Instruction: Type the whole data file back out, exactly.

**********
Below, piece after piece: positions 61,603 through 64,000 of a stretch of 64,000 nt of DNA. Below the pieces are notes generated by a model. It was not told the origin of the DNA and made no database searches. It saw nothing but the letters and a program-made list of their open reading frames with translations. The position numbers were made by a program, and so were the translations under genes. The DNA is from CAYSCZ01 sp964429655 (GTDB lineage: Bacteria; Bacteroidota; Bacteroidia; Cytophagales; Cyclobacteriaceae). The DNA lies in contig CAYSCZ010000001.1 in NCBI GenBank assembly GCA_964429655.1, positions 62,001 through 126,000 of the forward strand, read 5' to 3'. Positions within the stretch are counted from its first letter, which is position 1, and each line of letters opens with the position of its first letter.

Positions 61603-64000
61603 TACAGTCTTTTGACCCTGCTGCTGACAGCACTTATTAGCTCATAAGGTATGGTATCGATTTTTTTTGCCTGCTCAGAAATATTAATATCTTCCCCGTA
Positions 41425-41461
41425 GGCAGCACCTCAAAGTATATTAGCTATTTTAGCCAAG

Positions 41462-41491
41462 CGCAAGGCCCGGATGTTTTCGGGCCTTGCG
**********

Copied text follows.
Below, piece after piece: positions 61,603 through 64,000 of a stretch of 64,000 nt of DNA. Below the pieces are notes generated by a model. It was not told the origin of the DNA and made no database searches. It saw nothing but the letters and a program-made list of their open reading frames with translations. The position numbers were made by a program, and so were the translations under genes. The DNA is from CAYSCZ01 sp964429655 (GTDB lineage: Bacteria; Bacteroidota; Bacteroidia; Cytophagales; Cyclobacteriaceae). The DNA lies in contig CAYSCZ010000001.1 in NCBI GenBank assembly GCA_964429655.1, positions 62,001 through 126,000 of the forward strand, read 5' to 3'. Positions within the stretch are counted from its first letter, which is position 1, and each line of letters opens with the position of its first letter.

Positions 61603-64000
61603 TACAGTCTTTTGACCCTGCTGCTGACAGCACTTATTAGCTCATAAGGTATGGTATCGATTTTTTTTGCCTGCTCAGAAATATTAATATCTTCCCCGTA
Positions 41425-41461
41425 GGCAGCACCTCAAAGTATATTAGCTATTTTAGCCAAG

Positions 41462-41491
41462 CGCAAGGCCCGGATGTTTTCGGGCCTTGCG